On a Kurt Weill documentary in which she recently performed a number of songs: Well, the film hasn’t been finished or released; it’s a documentary. It’s not a narrative. I sang two or three songs in the movie, and they filmed it sort of like a music video, but really sweet, wonderful, beautiful, tasteful. My singing, I think, will be interspersed with interviews with people talking about, say, “My Ship.” It’s a really cool idea, actually, because of the concept of Robert Downey Sr., the director. His concept is to present Kurt Weill’s songs being interpreted by different generations in different ways, so they have, for instance, the Doors singing “Alabama Song [“Show me the way to the next whiskey bar”], and then they might intersperse Lotte Lenya doing that with Jim Morrison. They take archival footage of Lotte Lenya being interviewed, and of Kurt Weill. It’s really beautiful, what I saw of it.
On whether there is anything about her singing she’d like to change: I’m really happy with the quality of my voice. The only thing I’d like to be able to do is have a bigger belt, to be able to belt more. That’s kind of frustrating sometimes. But I’m very happy with what I have. It seems like it would be so much fun to be able to sing like one of those powerhouse voices like Celine Dion, or somebody like that, or Barbra [Streisand]. It seems like it is just so physically satisfying. But I’m satisfied.
On whether she would have expected, growing up, that she would be performing cabaret songs and Fiona Apple, her sister, would be writing and performing her own songs: Yeah, I guess it’s not surprising to me. Not surprising at all about Fiona, because she was always writing songs, from a very young age.
On whether she writes songs of her own: I’m trying to, but it’s not something that comes naturally to me. My sister is so good, I think she got all of those genes! [laughs] It’s some kind of different way of using the brain … Last night I was listening to Fiona’s songs, and what she’s thinking, and it’s amazing. I’m really just awed, and I always am when listening to her: her rhyme schemes, and the words she chooses, and the way they fall on the notes.
About being a performer in the tiny niche of cabaret singing: Well, I think that there are always … I don’t believe that it’s going to die. There are some people who say it’s going to die out with the older generation, who sometimes are only populated by, a generation that frankly won’t be here that much longer. But I’ve come to see that when cabaret is really good, and it is a special thing to sit in a little room and be transported for an hour, and that’s not appealing just to one generation, that’s appealing to human beings, I think. So, it’s not that popular I guess because there’s very little publicity surrounding it. I get some of the most publicity, and maybe that has to do with my age … and maybe my sister, I don’t know. But frankly I think that people just don’t know that it’s out there.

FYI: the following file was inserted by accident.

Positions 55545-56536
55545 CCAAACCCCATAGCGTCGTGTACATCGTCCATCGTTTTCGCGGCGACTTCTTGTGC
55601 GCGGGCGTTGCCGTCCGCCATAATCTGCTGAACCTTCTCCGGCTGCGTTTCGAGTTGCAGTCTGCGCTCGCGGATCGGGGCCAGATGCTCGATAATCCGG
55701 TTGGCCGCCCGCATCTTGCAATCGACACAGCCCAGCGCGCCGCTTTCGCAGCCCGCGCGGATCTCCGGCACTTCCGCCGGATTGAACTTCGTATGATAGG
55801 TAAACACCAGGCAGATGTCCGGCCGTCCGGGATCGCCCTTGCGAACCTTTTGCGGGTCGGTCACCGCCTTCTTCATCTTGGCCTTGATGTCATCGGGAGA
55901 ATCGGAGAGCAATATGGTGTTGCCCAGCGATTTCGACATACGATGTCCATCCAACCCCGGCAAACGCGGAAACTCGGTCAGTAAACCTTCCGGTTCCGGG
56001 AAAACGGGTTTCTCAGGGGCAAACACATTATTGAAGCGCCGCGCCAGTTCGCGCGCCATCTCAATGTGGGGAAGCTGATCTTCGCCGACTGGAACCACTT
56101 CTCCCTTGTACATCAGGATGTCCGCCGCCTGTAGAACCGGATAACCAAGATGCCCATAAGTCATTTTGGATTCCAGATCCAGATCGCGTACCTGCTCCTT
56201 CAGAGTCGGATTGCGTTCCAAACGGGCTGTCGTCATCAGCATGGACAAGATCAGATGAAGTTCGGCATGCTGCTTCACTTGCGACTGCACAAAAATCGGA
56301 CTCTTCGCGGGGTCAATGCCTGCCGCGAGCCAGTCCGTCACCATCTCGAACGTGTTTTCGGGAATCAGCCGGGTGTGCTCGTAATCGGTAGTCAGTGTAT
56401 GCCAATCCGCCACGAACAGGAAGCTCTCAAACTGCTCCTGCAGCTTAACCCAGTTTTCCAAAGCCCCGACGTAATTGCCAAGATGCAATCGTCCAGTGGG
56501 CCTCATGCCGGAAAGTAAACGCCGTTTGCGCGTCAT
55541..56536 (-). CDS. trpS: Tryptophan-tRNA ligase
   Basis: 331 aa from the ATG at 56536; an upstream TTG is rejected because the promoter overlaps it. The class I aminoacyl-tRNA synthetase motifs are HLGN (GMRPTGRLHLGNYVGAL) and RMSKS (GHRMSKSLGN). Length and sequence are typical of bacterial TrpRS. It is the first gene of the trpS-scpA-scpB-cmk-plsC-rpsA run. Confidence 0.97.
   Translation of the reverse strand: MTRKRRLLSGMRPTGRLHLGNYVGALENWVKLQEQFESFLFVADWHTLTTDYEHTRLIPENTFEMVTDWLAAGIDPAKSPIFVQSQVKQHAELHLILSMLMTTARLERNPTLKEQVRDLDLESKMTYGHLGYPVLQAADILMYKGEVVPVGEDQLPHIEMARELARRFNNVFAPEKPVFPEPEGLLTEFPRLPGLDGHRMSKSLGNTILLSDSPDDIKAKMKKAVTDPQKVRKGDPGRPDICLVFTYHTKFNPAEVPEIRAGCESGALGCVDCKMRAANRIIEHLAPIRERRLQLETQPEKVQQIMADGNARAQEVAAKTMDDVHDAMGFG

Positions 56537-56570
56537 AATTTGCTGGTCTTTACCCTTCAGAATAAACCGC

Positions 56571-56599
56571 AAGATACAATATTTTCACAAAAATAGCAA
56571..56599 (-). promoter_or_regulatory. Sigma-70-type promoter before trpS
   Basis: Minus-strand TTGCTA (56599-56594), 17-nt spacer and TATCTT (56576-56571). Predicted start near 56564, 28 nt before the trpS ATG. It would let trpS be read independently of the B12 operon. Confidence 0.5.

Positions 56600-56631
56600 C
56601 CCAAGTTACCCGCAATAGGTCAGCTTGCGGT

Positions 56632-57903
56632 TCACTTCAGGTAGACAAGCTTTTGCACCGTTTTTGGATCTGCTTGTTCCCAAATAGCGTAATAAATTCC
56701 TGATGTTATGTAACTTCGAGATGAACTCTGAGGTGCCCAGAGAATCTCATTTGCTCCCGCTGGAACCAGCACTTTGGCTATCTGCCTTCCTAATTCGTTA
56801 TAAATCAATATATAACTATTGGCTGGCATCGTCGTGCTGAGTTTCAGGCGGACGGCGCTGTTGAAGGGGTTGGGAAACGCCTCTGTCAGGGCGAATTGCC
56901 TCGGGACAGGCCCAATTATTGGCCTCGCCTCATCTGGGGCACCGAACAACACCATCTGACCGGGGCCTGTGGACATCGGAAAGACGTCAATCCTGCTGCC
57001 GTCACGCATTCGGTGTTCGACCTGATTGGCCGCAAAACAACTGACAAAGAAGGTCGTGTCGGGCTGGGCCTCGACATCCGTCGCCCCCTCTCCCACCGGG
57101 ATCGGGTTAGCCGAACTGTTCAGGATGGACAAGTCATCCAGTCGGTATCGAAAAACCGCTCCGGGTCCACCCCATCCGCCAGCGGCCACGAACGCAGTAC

On whether she’d ever want to perform a double cabaret with another performer: I haven’t done that yet. That would be fun, if I found the right person! I’ve done shows, a double bill with Tony DeSare. We’ve performed together, and that’s really fun. Because we’re different. He plays amazing piano, and he’s got a really lovely voice. He was doing every Sunday at Bemelmans Bar for weeks.
On whether the publicity she’s received gets her noticed on the street: I remember when I was on the cover of Time Out, I thought, “All right, it’s going to happen for sure now.” [laughs] I did everything except read it on the train, you know, just dying for somebody to come up to me and say, “Is that you?” But it’s pretty funny that even when I bought the magazine and went up to one of those little newsstands and asked for it, I motioned to the cover, and I looked at the guy, and I said, “What do you think?” And he said, “Uhhh… $3.50?” [laughs]
On whether the internet—and YouTube—can help bring cabaret to more people: Sometimes half the battle is just letting people know that it’s out there, that is exists. Personally, I can’t stand seeing cabarets that are videotaped. It never translates. It never looks good to me. I never like to – I certainly wouldn’t put anything on YouTube. Sometimes I tape the shows just for posterity, so I can refer back to it if I want to. Video just never shows what it really is.
On why she likes performing in New York: The New York audience is the best. They know a lot of the material, they’re sophisticated, they’re smart. So you kind of feel like it’s not like I’m playing to people who have no idea what I’m talking about, or what I’m doing. Because if you get deep into the reference of a songwriter, you don’t want to have to do a 101. It’s fine to do that, I never mind doing that, because I want to bring in new people. You can’t expect every young person to have the knowledge and history that’s behind the song. But to make a joke that only cognoscenti would know and get: that’s fun. San Francisco is a great audience, too. It depends. I think when people go and see a show like mine, they likely have an idea of who I am and what I do, and that’s why they’re there.
Hear Maude Maggert perform “Love Me or Leave Me” by Gus Kahn and Walter Donaldson with John Boswell on piano.
Photos of Maude Maggart by Monique Carboni